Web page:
The End of Worlds, Part 1

 What is the end of Worlds? This immense event, enjoyed by many is reaching a point of immense difficulty to carry out. Last week two bids for WUDC 2019 were announced – a relief to many – but there still seems to be little long-term development of hosts for the far future. The end of worlds is not a terminus, but a start. What is World's telos? What is its aim? What is the point of WUDC?

            WUDC leadership is starting to recognize that they are sitting on an international event that is both highly desirable and has incredible potential. But WUDC is also a volunteer organization. What WUDC needs to focus on for the near term is the generation of resources to create a front office, a permanent staff of people to administer WUDC’s day-to-day operations. This would radically democratice WUDC in a way that would benefit everyone involved with the organization. At the same time, it would not be expensive at all, no more expensive to members than paying to bring a team to the annual tournament would be anyway.

            This would not be a change at all in the way that WUDC governance occurs. Many organizations have a front office, a staff that handles the daily operations, and the membership meets once a year to set policy, provide guidance, and debate the values and goals that the organization should uphold. Council is quite good at this – the people who serve there and serve as representatives on the Council are indeed people who both love WUDC and have a vision for it. And there are differences in that vision. Unfortunately, most of Council’s work is bureaucratic. Pre-council, a document I just read, appears to be a lot of decision making about verification of teams and institutions, something that can be set as a policy, and executed by office staff.  The democratic aspirations of WUDC and World’s Council need not be bogged down with administrative tasks that foreclose the possibility of new ideas being offered, discussed, and debated during Worlds, the one time a year where we have a near guarantee that everyone will be available and have time reserved for such discussions.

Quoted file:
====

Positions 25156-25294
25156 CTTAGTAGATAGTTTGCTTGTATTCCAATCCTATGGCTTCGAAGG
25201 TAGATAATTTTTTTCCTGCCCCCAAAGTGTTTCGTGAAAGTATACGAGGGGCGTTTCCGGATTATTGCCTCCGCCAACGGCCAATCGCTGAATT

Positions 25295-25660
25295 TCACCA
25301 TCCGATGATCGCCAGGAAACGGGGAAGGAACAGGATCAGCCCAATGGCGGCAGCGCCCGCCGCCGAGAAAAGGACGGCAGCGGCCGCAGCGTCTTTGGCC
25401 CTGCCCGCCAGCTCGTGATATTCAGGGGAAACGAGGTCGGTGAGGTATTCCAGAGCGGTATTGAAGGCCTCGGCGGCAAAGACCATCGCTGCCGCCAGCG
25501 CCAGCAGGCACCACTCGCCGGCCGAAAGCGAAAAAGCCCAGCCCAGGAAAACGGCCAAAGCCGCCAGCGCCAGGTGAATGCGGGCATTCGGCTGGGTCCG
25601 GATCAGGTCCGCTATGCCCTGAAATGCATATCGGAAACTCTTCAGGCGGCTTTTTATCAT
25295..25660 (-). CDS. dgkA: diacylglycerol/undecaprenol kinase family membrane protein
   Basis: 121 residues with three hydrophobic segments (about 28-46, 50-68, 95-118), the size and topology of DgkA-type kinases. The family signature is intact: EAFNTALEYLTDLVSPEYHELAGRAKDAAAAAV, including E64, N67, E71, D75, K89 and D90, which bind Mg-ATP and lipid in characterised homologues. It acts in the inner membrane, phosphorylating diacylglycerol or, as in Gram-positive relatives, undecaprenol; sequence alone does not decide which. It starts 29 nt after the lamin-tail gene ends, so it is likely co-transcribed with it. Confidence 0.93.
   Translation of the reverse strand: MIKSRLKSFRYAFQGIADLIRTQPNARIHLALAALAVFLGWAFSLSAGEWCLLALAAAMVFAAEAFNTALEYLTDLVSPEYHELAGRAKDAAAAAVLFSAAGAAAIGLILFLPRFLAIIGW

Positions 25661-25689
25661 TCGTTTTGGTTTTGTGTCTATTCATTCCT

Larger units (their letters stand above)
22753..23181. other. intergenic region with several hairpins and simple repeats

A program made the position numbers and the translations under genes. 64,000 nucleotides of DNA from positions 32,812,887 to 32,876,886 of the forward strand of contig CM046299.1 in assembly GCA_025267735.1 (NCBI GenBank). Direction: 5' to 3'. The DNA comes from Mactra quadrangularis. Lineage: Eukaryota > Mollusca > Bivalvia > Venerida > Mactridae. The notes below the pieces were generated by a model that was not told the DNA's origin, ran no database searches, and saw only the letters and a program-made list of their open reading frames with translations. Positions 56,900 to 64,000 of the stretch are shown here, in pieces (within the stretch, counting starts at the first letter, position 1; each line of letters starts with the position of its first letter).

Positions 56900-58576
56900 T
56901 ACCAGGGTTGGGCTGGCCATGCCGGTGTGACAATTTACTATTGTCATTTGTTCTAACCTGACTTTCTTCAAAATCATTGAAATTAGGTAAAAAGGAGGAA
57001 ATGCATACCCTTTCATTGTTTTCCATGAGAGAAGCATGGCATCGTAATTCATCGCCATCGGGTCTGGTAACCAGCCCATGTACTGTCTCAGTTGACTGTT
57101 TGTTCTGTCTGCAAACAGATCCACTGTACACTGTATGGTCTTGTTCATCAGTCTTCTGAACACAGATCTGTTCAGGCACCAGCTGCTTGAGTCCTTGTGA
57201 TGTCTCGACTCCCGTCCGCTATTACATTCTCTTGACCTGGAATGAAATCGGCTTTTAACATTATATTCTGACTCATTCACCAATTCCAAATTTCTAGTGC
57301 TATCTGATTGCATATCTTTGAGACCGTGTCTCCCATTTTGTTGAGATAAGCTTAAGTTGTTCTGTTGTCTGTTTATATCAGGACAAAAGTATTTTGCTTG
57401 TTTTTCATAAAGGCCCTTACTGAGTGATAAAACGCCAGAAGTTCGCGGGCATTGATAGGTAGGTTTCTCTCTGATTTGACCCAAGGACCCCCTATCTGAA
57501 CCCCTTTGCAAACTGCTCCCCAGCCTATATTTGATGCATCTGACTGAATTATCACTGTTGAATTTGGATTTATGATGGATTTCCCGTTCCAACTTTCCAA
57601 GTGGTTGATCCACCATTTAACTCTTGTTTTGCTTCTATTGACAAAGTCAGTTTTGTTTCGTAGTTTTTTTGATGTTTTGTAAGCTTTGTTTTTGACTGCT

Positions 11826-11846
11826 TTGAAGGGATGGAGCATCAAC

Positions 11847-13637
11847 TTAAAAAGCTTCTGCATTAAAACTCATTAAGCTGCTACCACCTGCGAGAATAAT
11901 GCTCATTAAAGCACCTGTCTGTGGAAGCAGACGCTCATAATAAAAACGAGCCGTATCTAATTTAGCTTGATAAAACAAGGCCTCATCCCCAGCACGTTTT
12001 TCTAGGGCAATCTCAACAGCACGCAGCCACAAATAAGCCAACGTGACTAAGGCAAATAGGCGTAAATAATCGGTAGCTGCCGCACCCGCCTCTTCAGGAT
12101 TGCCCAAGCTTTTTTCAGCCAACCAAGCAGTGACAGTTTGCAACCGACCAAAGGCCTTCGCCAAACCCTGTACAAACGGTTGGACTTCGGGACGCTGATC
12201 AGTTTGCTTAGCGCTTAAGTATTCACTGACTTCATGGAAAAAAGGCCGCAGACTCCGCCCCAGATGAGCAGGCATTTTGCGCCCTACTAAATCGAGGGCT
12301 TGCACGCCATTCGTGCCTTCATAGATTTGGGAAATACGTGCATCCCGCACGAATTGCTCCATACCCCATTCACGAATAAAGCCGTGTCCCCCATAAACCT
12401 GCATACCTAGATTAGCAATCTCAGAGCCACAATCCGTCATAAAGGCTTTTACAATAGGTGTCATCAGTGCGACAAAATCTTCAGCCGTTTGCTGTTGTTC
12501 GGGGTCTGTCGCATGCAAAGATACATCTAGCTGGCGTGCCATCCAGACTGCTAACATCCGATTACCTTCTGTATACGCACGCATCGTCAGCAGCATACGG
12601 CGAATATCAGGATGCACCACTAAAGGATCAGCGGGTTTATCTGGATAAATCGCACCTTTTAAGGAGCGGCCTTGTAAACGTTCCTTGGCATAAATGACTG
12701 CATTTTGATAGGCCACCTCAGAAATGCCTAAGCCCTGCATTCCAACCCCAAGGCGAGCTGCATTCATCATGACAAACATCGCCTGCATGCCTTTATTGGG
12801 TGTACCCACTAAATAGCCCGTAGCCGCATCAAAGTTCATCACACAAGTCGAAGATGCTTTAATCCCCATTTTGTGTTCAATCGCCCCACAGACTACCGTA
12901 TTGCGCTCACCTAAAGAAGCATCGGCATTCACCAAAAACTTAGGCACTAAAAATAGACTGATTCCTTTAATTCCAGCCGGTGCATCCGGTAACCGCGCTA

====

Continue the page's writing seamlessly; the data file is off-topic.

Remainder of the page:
The larger concern to this idea will be funding. I think that it’s time for WUDC to incorporate, and establish itself as an NGO, one that can take contributions and donations. This would be enough to provide stipends to those who have the time and the will to conduct daily tasks of WUDC. No office will be needed, at first – that is a long-term goal – but for now I think moderate stipends will be enough. The front office staff will handle the execution of policy decided by council – from team and institution verification to the ESL and EFL procedures and tests (some of course will have to take place at the tournament, by why all?) and the judging testing and initial sorting of the judges. Helping the on-the-ground hosts with the upcoming tournament would also be in there. And whatever other things I’m not thinking about. Eventually, the model of WUDC could be like any international, academic association, with membership dues being distinct from the fees paid to attend the annual conference.

            Thinking of WUDC not just as the premiere championship tournament, but the culminating annual event of an international organization dedicated to the art of debate practice and development is the ideological shift we need. This will take some time, but providing a bureaucratic staff not only helps make Council more visionary and aspirational, but is a delegation of responsibility the organization sorely needs in order to ensure a future for WUDC.